You youngsters are something else! All this 70's & 80's talk gives me flashbacks. I'm putting on my canvas keds, grabbin' my Dan Wesson 6" SS 357 and heading out to "shoot" some hoops.
Link Posted: 1/18/2006 4:53:54 PM EDT

Originally Posted By BobCole:

Originally Posted By billgow:

What's this an age restriction or something? Newer does not mean more accurate.



No age restriction, however, since they're no longer made they're not exactly widespread, no? As for newer & more accurate, I would disagree as CNC allows much tighter tolerances for a much better retail price, IMO.



"Personally, I don't care for too many models other than the standard 92FS”

Gotcha! Ok BobCole, how about a friendly little postal match? You shoot your little Beretta 9mm and I’ll shoot my 44. Pick something small and we’ll do it postal like but post pix here. I still have a couple rounds left of my old ammo, I think.
Link Posted: 1/19/2006 6:00:42 AM EDT

Originally Posted By BobCole:

Originally Posted By DWFAN:

Not everyone that buys a firearm buys it as an investment. Some of us buy it for the sheer enjoyment of shooting it.



As I do, I have never once bought a gun for an "investment".



My intent was not to start a pissing contest.


Nor have you, IMO.



I only wanted to give my opinion on the thread originators questions.


As we both have. Yours is simply wrong.





Just so I understand your opinion................

You feel that anyone who would buy a Dan Wesson revolver is a sucker because if they wanted to sell it one day, they'd be stuck with it. Yet, you have never bought a gun for it's potential re-sale value You dont see the contradicition is that?

You never said that they were junk, however, you feel because of their age, their accuracy is somewhat diminished, as compared to newer CNC mfg'd guns.

You feel my assesment of them is WRONG, because you feel that the interchangeable bbl system is a gimmick? Even though as a side effect it made the guns much more accurate?

Oh, and you have a strange fear of setting the cylinder gap spacing which is so easy that a child can do it?

Got it





Link Posted: 1/19/2006 6:02:39 AM EDT
I love mine so much I parkerized it!

357 6" Revolver - One of my favorite firearms no questions asked. It's also the the most accurate handgun I own.
Link Posted: 1/19/2006 6:17:10 AM EDT

Originally Posted By Hokie:
I love mine so much I parkerized it!

357 6" Revolver - One of my favorite firearms no questions asked. It's also the the most accurate handgun I own.
img.photobucket.com/albums/v734/Hokie1850/DanWesson357.jpg




Damn, that looks sweet Hokie
Link Posted: 1/19/2006 6:21:53 AM EDT
[Last Edit: 1/19/2006 6:50:30 AM EDT by DWFAN]




Link Posted: 1/19/2006 7:20:43 AM EDT
Link Posted: 1/19/2006 1:52:44 PM EDT
[Last Edit: 1/19/2006 1:59:43 PM EDT by BobCole]

Originally Posted By billgow:

Gotcha! Ok BobCole, how about a friendly little postal match?



Nothing friendly about a match, IMO.




You shoot your little Beretta 9mm and I’ll shoot my 44. Pick something small and we’ll do it postal like but post pix here. I still have a couple rounds left of my old ammo, I think.


My Beretta isn't my target pistol of choice, I use my 92 for IDPA/IPSC, 3 Gun, etc. etc. For target I use my S&W 52.

While I have no qualms about your offer, it won't settle which gun is more accurate as it's the shooter as much as the gun, no? In addition, you're using reloads whereas I do not reload. Even the playing field & we'll talk, sir!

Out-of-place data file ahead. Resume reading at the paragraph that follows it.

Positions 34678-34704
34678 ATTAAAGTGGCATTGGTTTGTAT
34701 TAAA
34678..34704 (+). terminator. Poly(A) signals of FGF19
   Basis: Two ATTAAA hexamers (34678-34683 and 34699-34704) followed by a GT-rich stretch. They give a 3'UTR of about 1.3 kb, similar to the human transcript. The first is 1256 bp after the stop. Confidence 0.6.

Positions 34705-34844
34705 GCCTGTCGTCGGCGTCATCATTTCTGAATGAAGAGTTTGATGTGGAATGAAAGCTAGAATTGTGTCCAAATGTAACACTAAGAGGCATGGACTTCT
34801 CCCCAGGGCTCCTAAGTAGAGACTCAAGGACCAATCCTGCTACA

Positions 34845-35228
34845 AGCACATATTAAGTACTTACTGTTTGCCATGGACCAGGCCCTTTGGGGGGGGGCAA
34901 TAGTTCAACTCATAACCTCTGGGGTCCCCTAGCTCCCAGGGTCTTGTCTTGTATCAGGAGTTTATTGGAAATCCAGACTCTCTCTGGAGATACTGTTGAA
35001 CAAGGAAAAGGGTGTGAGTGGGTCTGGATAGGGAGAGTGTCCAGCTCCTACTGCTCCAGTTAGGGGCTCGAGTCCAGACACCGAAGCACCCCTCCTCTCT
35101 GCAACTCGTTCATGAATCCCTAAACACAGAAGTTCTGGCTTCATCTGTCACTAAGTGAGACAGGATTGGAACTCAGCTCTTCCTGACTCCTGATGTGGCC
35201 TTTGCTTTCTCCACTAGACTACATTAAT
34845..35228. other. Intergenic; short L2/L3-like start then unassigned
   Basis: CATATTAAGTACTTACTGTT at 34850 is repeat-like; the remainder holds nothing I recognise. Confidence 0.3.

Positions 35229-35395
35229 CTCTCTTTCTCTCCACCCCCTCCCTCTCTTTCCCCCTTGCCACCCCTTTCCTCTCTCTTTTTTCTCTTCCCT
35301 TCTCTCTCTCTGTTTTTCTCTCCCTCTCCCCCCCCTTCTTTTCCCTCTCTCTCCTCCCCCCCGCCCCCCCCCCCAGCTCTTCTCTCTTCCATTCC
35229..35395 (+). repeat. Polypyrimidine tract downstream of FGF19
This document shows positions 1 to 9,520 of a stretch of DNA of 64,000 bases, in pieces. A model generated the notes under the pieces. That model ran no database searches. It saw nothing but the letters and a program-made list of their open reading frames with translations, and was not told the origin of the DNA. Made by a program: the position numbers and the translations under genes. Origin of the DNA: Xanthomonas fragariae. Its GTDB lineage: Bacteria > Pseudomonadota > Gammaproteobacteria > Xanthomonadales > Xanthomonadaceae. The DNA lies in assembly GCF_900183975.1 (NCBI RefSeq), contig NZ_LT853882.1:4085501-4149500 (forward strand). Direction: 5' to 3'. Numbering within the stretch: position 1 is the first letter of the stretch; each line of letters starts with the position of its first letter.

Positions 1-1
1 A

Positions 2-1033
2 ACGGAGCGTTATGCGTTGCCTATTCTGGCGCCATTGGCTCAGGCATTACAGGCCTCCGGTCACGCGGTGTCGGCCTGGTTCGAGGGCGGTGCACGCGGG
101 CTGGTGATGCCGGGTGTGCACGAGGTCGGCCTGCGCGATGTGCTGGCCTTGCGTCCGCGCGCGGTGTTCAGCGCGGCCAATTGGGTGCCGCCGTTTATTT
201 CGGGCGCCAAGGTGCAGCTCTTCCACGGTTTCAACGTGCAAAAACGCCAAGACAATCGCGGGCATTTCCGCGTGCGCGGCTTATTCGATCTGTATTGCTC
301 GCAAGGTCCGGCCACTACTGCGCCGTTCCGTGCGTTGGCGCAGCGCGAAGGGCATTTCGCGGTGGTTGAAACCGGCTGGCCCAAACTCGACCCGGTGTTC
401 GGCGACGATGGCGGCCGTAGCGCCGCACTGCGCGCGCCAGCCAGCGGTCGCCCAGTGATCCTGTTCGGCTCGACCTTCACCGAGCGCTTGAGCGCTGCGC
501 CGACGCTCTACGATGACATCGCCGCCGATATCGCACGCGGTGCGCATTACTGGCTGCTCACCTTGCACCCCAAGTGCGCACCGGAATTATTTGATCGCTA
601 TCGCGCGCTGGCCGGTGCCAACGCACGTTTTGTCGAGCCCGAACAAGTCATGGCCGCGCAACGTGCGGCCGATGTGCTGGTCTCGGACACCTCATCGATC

Link Posted: 1/19/2006 1:58:51 PM EDT

Originally Posted By DWFAN:

Just so I understand your opinion................

You feel that anyone who would buy a Dan Wesson revolver is a sucker because if they wanted to sell it one day, they'd be stuck with it. Yet, you have never bought a gun for it's potential re-sale value You dont see the contradicition is that?




Not at all. My advice is for someone who perhaps doesn't know the market very well? In addition, almost all of my guns are pretty much popular models with perhaps the exception of my P7M8?



You never said that they were junk, however, you feel because of their age, their accuracy is somewhat diminished, as compared to newer CNC mfg'd guns.


Nooooooooooo, I'm saying newer guns are just as accurate, if not more so than the older models.



You feel my assesment of them is WRONG, because you feel that the interchangeable bbl system is a gimmick? Even though as a side effect it made the guns much more accurate?


Maybe it made them more accurate, maybe not. Right now that's only your contention & not proven fact, no?



Oh, and you have a strange fear of setting the cylinder gap spacing which is so easy that a child can do it?


"Fear"? Not at all, more like yet another thing to have to do to go shoot. One reason I sold off my L1A1 was the GD gas port! I hated having to keep readjusting it from ammo lot to lot.




Got it


Not yet, but I'm working on ya!





Link Posted: 1/19/2006 5:13:50 PM EDT
[Last Edit: 1/19/2006 5:23:56 PM EDT by DWFAN]

Originally Posted By BobCole:

Originally Posted By DWFAN:

Just so I understand your opinion................

You feel that anyone who would buy a Dan Wesson revolver is a sucker because if they wanted to sell it one day, they'd be stuck with it. Yet, you have never bought a gun for it's potential re-sale value You dont see the contradicition is that?




Not at all. My advice is for someone who perhaps doesn't know the market very well? In addition, almost all of my guns are pretty much popular models with perhaps the exception of my P7M8?



You never said that they were junk, however, you feel because of their age, their accuracy is somewhat diminished, as compared to newer CNC mfg'd guns.